This is classic safeguarding behavior, where a person creates a sense of rejection themselves, before others have a chance to reject them. In Janis’s case she would put on a brave front when others would call her a “pig” in High School, but then go home and cry, inwardly devestated by this rejection. It must have particularly painful for Janis to be nominated for “Ugliest Man on Campus” while at the University of Texas, as this was a place where she believed she had finally found some belonging and had experienced some success as a singer.
Being constantly rejected for her appearance, Janis only felt beautiful when she was performing. It was on the stage where her wild sexuality and charisma shined, and for Janis this meant the stage became the only place where she ever truly felt accepted.
The 1960’s was a period of great revolution and change, and provided the perfect backdrop for Janis to unharness her raw energy and power through her music.
In Adlerian psychology, a person’s mental health can be measured by examining a person’s social interest in other human beings. In Janis Joplin’s case, her early inferiority produced such violent feelings of insecurity, that she had a very difficult time getting close to others and maintaining intimacy in her personal relationships. Although Janis was often taken advantage of by others in her life, she relished in thinking of herself as a victim, as it confirmed her existing feelings about herself.
Janis Joplin’s life was clearly very sad, and demonstrates the pathology and sadness that exists in someone who, despite achieving considerable wealth and fame, never learns to overcome feelings of inferiority towards the self. Alfred Adler’s quote “The greater the feeling of inferiority that has been experienced, the more powerful is the urge to conquest and the more violent the emotional agitation” seems especially relevant to Janis’s life.
In many ways Janis positively channeled and compensated for her feelings of inferiority through her work on the stage, but when the music was over, Janis was always left with the same uncomfortable feelings. Several of the books on Janis’s life describe how despondent she would be following a performance. Possibly, the stage was the only place she truly found the love and acceptance she so desperately craved.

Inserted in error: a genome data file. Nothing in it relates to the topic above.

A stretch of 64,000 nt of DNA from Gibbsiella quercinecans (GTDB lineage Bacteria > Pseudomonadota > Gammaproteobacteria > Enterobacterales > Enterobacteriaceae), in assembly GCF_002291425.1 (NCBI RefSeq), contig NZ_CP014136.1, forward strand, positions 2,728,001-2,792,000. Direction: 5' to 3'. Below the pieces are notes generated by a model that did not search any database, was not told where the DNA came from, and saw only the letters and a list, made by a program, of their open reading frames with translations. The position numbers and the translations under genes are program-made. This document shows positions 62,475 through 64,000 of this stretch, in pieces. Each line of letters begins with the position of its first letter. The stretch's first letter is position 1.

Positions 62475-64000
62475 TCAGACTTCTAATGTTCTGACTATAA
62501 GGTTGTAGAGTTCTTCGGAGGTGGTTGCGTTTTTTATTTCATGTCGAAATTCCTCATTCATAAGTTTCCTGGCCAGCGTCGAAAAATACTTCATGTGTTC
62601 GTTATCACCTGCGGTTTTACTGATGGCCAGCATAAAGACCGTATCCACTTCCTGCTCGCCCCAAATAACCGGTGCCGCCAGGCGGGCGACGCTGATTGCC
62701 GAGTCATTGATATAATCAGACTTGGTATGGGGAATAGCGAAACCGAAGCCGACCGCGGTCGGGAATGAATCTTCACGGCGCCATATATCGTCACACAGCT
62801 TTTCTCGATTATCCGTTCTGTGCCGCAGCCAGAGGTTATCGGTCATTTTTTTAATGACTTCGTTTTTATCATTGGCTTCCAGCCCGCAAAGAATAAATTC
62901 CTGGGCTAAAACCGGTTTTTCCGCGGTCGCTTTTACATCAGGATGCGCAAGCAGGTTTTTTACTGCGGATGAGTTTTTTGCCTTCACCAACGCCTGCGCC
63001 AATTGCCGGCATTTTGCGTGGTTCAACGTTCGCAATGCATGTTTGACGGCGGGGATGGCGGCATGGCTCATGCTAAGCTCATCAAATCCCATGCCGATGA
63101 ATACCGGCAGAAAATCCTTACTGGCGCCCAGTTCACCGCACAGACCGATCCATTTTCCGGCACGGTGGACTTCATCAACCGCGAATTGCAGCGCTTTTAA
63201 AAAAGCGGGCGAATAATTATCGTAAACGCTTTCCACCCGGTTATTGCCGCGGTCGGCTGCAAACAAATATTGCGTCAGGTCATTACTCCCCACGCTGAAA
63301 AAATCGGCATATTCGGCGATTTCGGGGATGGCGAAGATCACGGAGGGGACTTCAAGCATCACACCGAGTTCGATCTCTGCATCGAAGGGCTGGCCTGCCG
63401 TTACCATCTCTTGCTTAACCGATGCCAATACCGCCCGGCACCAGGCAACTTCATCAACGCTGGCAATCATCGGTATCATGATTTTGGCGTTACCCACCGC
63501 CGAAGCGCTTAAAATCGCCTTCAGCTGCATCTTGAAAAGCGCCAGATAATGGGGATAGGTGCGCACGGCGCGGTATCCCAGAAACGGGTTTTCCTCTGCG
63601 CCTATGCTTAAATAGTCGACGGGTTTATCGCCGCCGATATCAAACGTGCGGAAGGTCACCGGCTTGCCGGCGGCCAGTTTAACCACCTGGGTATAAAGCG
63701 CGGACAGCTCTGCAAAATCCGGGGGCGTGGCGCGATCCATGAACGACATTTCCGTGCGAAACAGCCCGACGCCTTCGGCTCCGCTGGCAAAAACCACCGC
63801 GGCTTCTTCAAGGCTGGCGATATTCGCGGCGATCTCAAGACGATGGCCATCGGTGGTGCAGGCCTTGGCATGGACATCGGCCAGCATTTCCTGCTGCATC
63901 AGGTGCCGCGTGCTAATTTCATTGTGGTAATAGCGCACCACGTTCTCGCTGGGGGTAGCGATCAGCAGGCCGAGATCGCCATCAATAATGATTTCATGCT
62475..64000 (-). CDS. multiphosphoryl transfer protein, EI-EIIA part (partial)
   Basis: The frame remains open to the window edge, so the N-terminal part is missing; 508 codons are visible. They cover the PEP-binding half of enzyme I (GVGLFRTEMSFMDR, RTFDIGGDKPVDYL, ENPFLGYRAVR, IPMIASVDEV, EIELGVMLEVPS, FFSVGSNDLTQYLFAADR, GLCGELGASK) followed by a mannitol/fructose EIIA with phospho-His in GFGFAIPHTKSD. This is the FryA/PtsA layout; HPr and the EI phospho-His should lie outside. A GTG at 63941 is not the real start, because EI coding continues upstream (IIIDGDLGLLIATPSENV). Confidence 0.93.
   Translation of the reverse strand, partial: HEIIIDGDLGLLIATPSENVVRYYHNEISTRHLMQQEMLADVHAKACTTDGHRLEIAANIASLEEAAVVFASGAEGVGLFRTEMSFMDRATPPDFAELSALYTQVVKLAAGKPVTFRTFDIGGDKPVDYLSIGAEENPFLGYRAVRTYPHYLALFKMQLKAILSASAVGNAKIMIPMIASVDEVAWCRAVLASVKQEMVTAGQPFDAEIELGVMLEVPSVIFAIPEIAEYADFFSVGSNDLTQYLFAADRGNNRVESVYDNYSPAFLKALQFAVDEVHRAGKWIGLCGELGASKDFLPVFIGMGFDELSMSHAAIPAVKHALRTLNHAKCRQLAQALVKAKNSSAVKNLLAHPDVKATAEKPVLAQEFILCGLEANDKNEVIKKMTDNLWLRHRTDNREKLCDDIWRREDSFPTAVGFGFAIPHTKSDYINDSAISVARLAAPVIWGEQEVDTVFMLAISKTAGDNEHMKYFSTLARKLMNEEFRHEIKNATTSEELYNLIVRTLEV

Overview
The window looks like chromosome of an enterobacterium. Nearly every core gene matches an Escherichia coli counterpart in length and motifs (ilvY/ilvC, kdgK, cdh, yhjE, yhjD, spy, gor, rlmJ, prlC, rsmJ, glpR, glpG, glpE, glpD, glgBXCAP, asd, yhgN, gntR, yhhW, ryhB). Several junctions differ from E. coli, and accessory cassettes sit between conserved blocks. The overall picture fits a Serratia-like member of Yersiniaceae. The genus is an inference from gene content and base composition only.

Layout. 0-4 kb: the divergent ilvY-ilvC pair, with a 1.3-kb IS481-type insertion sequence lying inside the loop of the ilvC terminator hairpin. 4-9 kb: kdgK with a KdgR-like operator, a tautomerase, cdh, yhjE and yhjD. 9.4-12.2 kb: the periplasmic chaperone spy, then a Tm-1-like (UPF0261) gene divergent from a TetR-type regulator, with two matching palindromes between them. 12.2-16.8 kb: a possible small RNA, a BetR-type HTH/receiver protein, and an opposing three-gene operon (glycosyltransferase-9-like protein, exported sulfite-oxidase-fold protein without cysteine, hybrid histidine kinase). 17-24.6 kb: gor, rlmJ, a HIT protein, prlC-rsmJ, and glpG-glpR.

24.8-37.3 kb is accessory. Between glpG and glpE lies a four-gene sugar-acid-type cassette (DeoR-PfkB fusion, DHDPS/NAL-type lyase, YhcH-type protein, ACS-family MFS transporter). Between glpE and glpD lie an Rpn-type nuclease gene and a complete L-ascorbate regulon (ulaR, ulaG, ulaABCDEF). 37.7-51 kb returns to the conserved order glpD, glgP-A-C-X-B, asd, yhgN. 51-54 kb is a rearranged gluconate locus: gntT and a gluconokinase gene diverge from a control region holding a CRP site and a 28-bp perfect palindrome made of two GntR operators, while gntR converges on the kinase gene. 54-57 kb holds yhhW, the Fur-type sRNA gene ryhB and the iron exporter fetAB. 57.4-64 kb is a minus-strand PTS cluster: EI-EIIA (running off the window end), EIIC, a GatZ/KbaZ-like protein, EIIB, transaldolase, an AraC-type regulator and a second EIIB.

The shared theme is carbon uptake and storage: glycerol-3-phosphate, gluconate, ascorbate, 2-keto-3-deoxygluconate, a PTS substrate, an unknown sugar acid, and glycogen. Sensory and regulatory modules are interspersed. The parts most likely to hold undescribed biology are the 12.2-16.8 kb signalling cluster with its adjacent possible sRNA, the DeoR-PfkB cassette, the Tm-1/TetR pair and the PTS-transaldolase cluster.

Her constant wearing of colored lenses may have served to calm some of her sensory stress and light sensitivity, which may have partially been genetic, and partially a result of neurological damage from abuse of drugs and alcohol. She also may have suffered from clinical depression and attention deficit disorder which was exacerbated by sensory stress. Possibly one of those stressors was adverse and overwhelming exposure to light, especially as a performer, it may have taken its toll.
We will never know because she died in 1980 prior to the discovery of Irlen Syndrome by psychologist and learning specialist, Helen Irlen, in Long Beach, CA. However her signature colored lenses suggest more then just a fashion statement. Tthe tragedy is we will never know if Irlen spectral filters could have helped her to manage her overwhelming and often uncontrollable stress and challenging behaviors, anger, and self abuse.
Despite Janis’s sexually ambivalent feelings, she many times remarked about a mythical “white picket fence” kind of life that she longed for that would bring her some consistency and stability. But Janice was also terrified of giving up her stardom, as this was also the only thing she had to cling to that gave her a sense of accomplishment in life. She had created the “Pearl” image and now she had to consistently live up to it, and this required a pace that no one could possibly maintain. For Janis, her reckless lifestyle, intense feelings of self-loathing, and raging feelings of inferiority eventually overwhelmed her, and her death at the age of 27 was truly tragic considering the further contributions she may have gone on to make.